Nonfiction > Henry Craik, ed. > English Prose > Vol. I. Fourteenth to Sixteenth Century
  PREVIOUSNEXT  
CONTENTS · BOOK CONTENTS · BIBLIOGRAPHIC RECORD
Henry Craik, ed.  English Prose.  1916.
Vol. I. Fourteenth to Sixteenth Century
 
Dependence upon Divine Mercy
By John Fisher (c. 1469–1535)
 
From Sermons on the Psalms

THAT man were put in great peril and jeopardy that should hang over a very deep pit holden up by a weak and slender cord or line, in whose bottom should be most woode 1 and cruel beasts of every kind, abiding with great desire his falling down, for that intent when he shall fall down anon to devour him, which line or cord that he hangeth by should be holden up and stayed only by the hands of that man, to whom by his manifold ungentleness he hath ordered and made himself as a very enemy. Likewise, dear friends, consider in yourself. If now under me were such a very deep pit, wherein might be lions, tigers, and bears gaping with open mouth to destroy and devour me at my falling down, and that there be nothing whereby I might be holden up and succoured, but a broken bucket or pail which should hang by a small cord, stayed and holden up only by the hands of him to whom I have behaved myself as an enemy and adversary by great and grievous injuries and wrongs done unto him. Would ye not think me in perilous conditions? yes, without fail. Truly all we be in like manner. For under us is the horrible and fearful pit of hell, where the black devils in the likeness of ramping and cruel beasts doth abide desirously our falling down to them. The lion, the tiger, the bear, or any other wild beast never layeth so busily await for his prey, when he is hungry, as doth these great and horrible hell hounds, the devils, for us. Of whom may be heard the saying of Moses: Dentes bestiarum immittam in eos cum furore trahentium atque serpentum. I shall send down among them wild beasts to gnaw their flesh, with the woodness of cruel birds and serpents drawing and tearing their bones. There is none of us living but that is holden up from falling down to hell in as feeble and frail vessel, hanging by a weak line as may be. I beseech you what vessel may be more bruckle 2 and frail than is our body that daily needeth reparation. And if thou refresh it not, anon it perisheth and cometh to nought. An house made of clay, if it be not oft renewed and repaired with putting to of new clay shall at the last fall down. And much more this house made of flesh, this house of our soul, this vessel wherein our soul is holden up and borne about, but if it be refreshed by oft feeding and putting to of meat and drink, within the space of three days it shall waste and slip away. We be daily taught by experience how feeble and frail man’s body is. Also beholding daily the goodly and strong bodies of young people, how soon they die by a short sickness. And therefore Solomon, in the book called Ecclesiastes, compareth the body of man to a pot that is bruckle, saying, Memento creatoris tui in diebus juventutis tuæ, antequam conteratur hydria super fontem. Have mind on thy Creator and Maker in the time of thy young age, or ever the pot be broken upon the fountain, that is to say, thy body, and thou peradventure fall into the well, that is to say into the deepness of hell. This pot, man’s body, hangeth by a very weak cord, which the said Solomon in the same place calleth a cord or line made of silver. Et antequam rumpatur funiculus argenteus. Take heed, he saith, or ever the silver cord be broken. Truly this silver cord whereby our soul hangeth and is holden up in this pot, in this frail vessel our body, is the life of man. For as a little cord or line is made or woven of a few threads, so is the life of man knit together by four humours, that as long as they be knit together in a right order so long is man’s life whole and sound. This cord also hangeth by the hand and power of God. For as Job saith, Quoniam in illius manu est anima (id est vita) omnis viventis. In this hand and power is the life of every living creature. And we by our unkindness done against His goodness have so greatly provoked Him to wrath that it is marvel this line to be so long holden up by His power and majesty, and if it be broken, this pot our body is broken, and the soul slippeth down into the pit of hell, there to be torn and all to rent 3 of those most cruel hell hounds. O good Lord how fearful condition stand we in if we remember these jeopardies and perils, and if we do not remember them we may say, O marvellous blindness, ye our madness, never enough to be wailed and cried out upon. Heaven is above us, wherein Almighty God is resident and abiding, which giveth Himself to us as our Father, if we obey and do according unto His holy commandments. The deepness of hell is under us, greatly to be abhorred, full of devils. Our sins and wickedness be afore us. Behind us be the times and spaces that were offered to do satisfaction and penance, which we have negligently lost. On our right hand be all the benefits of our most good and meek lord, Almighty God, given unto us. And on our left hand be innumerable misfortunes that might have happed if that Almighty God had not defended us by his goodness and meekness. Within us is the most stinking abomination of our sin, whereby the image of Almighty God in us is very foul deformed, and by that we be made unto Him very enemies. By all these things before rehearsed we have provoked the dreadful majesty of Him unto so great wrath that we must needs fear, lest that He let fall this line our life from His hands, and the pot our body be broken, and we then fall down into the deep dungeon of hell. Therefore what shall we wretched sinners do, of whom may help and succour be had and obtained for us? By what manner sacrifice may the wrath and ire of so great a majesty be pacified and made easy? Truly the best remedy is to be swift in doing penance for our sins. He only may help them to that be penitent. By that only sacrifice His ire is mitigate and suaged chiefly. Our most gracious Lord Almighty God is merciful to them that be penitent. Therefore let us now ask His mercy with the penitent prophet David. Let us call and cry before the throne of His grace, saying, Miserere mei Deus. God have mercy on me.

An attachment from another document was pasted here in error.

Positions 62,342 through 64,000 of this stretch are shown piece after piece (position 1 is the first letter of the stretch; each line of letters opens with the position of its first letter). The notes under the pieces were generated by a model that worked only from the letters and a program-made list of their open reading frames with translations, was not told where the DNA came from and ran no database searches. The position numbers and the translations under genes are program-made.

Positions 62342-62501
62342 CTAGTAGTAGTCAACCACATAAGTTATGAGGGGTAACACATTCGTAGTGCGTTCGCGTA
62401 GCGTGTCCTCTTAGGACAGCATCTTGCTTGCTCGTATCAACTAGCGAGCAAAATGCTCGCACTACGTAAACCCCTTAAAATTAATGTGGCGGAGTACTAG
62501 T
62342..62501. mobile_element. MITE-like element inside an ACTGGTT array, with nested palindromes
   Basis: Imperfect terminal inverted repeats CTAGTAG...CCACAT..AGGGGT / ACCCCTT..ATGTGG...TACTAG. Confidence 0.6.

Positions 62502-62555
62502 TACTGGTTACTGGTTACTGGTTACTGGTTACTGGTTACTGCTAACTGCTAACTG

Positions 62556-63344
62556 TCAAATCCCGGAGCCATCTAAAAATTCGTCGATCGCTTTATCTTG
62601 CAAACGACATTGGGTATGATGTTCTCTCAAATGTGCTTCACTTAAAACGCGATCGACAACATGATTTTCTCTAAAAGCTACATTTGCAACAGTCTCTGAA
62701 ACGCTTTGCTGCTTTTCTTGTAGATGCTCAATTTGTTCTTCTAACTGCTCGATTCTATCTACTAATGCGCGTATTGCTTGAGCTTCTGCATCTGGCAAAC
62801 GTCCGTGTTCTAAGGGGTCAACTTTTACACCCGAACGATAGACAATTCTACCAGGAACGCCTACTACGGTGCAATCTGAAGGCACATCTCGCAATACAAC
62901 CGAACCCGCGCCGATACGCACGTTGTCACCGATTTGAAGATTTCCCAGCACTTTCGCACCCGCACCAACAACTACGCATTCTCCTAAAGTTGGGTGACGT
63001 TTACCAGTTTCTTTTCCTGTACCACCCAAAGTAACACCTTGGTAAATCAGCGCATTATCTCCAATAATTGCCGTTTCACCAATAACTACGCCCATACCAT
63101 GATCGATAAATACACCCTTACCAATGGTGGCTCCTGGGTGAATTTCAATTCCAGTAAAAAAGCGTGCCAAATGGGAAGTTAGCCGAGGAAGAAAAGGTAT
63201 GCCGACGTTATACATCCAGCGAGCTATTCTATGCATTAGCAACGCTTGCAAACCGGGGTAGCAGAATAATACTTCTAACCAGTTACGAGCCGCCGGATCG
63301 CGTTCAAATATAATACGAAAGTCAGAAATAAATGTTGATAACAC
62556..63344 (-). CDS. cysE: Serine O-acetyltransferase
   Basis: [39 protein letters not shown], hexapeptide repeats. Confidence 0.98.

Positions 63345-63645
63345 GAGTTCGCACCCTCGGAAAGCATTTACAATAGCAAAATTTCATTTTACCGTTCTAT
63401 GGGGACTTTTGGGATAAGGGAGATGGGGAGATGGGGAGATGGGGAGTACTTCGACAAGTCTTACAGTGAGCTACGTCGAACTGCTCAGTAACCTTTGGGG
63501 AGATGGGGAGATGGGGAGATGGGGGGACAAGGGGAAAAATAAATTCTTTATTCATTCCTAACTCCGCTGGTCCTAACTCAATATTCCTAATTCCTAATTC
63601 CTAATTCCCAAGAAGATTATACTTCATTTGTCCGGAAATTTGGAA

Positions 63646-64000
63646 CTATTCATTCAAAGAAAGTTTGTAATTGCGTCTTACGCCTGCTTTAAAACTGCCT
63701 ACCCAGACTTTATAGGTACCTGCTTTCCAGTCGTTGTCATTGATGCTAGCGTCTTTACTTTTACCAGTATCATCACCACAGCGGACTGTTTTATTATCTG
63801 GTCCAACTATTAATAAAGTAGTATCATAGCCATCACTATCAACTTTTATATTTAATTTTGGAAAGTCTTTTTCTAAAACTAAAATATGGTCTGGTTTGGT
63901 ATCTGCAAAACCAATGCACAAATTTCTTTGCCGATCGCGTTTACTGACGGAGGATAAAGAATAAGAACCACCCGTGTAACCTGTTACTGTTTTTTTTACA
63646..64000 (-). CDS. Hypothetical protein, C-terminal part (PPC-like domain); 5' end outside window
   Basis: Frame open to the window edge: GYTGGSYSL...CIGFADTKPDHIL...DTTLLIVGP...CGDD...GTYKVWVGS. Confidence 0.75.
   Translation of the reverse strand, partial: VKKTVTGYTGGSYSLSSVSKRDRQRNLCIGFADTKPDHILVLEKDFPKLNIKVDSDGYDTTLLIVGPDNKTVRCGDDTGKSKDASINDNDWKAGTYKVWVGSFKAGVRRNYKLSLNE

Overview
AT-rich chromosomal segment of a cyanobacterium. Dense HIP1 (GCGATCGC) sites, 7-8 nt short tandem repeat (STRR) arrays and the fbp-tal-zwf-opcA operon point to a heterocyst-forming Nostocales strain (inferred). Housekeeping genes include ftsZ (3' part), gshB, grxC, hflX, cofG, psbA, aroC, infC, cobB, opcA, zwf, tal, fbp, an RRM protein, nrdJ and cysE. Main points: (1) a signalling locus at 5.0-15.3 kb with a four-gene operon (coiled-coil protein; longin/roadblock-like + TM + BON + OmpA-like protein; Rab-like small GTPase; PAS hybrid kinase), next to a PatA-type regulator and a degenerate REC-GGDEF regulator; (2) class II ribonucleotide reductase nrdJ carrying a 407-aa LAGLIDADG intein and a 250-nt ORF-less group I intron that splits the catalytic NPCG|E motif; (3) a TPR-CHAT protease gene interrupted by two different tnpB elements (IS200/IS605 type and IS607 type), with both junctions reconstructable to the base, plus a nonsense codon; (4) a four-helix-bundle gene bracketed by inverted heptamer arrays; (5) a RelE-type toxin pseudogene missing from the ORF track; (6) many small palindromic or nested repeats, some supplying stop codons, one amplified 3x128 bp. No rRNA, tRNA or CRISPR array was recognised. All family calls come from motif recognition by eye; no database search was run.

1
 
Note 1. woode = mad. [back]
Note 2. bruckle = brittle. [back]
Note 3. all to rent.  The same expression is used in Judges ix. 53, “All to brake his skull.” [back]
 
 
CONTENTS · BOOK CONTENTS · BIBLIOGRAPHIC RECORD
  PREVIOUSNEXT  
 
Loading
Click here to shop the Bartleby Bookstore.

Shakespeare · Bible · Strunk · Anatomy · Nonfiction · Quotations · Reference · Fiction · Poetry
© 1993–2014 Bartleby.com · [Top 150] · Subjects · Titles · Authors